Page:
Planning is crucial so before embarking on a mission, there’s a little admin work to be done. The Warband Management system provides all the necessary resources to carefully plan your attack and equip the right tools for the job. From here you’ll not only be able to access the various game modes on offer, such as the campaign and online skirmishes, but also recruit soldiers for your cause, purchase weapons, and even subscribe to various bonus bounties from the aptly-named Smuggler’s Den. However, once again many of these menus and options are presented through endless numbers and lists, each more complex than the last. For some, it’s an armchair generals dream-come-true. For others, it turns what should be relatively straight forward experience into a number-crunching nightmare.
The consequences of your actions will also impact the effectiveness of your squad in later missions. Defeating enemies and completing objectives will award your soldiers with experience that can be used to level them up. Conversely, should they be wounded in battle, then you’ll have to stump up the cost of their treatment and endure a time penalty between missions in order to restore them to full health. And when you’re up against the clock to fulfil certain bounties and side-quests, time nor money are resources you can afford to waste.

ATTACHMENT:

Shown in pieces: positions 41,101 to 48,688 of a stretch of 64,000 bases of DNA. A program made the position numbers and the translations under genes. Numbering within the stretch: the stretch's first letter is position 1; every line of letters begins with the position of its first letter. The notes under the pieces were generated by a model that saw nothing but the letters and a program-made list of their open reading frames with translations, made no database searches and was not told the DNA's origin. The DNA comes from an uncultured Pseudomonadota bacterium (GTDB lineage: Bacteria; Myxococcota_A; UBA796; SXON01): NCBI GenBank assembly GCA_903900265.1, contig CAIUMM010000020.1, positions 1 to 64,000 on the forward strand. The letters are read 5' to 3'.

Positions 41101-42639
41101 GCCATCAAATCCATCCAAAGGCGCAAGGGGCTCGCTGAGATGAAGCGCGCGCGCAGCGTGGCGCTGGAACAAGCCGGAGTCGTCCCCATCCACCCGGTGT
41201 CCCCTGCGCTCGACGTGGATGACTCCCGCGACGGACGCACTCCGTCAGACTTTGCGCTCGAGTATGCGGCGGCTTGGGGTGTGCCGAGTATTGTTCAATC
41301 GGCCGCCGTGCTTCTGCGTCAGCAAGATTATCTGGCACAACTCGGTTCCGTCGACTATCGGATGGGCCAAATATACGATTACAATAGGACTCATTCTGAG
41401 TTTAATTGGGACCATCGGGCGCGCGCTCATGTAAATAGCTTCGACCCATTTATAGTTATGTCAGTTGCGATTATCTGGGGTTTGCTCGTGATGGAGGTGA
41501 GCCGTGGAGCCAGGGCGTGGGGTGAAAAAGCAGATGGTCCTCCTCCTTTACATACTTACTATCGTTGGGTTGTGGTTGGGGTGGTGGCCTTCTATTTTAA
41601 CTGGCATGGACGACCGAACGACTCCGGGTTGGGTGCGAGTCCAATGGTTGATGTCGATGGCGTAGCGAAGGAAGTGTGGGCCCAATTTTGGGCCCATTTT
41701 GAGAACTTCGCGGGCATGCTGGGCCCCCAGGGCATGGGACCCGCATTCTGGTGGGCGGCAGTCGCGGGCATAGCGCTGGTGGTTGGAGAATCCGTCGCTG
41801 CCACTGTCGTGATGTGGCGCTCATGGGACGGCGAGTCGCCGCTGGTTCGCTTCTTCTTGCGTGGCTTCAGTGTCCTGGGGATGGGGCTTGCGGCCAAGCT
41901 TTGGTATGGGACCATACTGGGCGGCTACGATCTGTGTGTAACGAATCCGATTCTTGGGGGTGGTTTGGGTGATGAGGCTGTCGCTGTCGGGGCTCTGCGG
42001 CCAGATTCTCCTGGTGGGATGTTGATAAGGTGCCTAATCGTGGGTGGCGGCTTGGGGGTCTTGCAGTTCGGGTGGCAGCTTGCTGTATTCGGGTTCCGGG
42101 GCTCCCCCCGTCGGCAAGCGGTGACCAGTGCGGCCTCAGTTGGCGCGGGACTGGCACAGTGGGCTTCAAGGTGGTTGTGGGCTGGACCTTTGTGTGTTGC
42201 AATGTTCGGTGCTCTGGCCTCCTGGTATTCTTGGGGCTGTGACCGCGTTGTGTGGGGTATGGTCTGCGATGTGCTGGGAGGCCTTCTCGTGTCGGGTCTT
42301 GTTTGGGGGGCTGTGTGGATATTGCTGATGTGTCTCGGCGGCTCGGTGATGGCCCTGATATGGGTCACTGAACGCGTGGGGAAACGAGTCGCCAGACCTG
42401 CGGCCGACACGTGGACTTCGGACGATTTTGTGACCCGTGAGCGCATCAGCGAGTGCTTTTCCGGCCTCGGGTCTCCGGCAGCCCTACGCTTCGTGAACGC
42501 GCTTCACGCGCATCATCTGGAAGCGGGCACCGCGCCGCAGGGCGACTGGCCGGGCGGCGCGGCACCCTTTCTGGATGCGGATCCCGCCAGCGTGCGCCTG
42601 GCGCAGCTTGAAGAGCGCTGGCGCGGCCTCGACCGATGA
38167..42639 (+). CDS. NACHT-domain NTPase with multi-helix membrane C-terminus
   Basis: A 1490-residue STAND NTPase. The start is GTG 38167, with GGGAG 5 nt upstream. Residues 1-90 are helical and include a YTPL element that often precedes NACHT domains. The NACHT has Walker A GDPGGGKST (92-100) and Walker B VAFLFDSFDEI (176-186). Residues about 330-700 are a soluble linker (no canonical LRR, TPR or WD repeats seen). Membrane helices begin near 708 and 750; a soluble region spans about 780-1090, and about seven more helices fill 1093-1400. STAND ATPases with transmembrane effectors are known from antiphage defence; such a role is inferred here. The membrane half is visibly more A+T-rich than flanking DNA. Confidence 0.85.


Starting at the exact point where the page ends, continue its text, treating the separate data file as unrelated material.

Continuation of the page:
There are two types of missions available throughout the game. The first is a general skirmish that gives you the chance to give your soldiers some field experience while they face-off against an enemy team and gather resources in the process. The second are story-driven campaign missions that introduce plot specific objectives into the mix. These mission types are much more engaging as they not only change up the repetitive gameplay of the skirmish modes, but from time-to-time add a powerful veteran character to the ranks. Victory feels a little more achievable with these strong-armed soldiers by your side, a rare feeling given that this is one of the toughest strategy games around.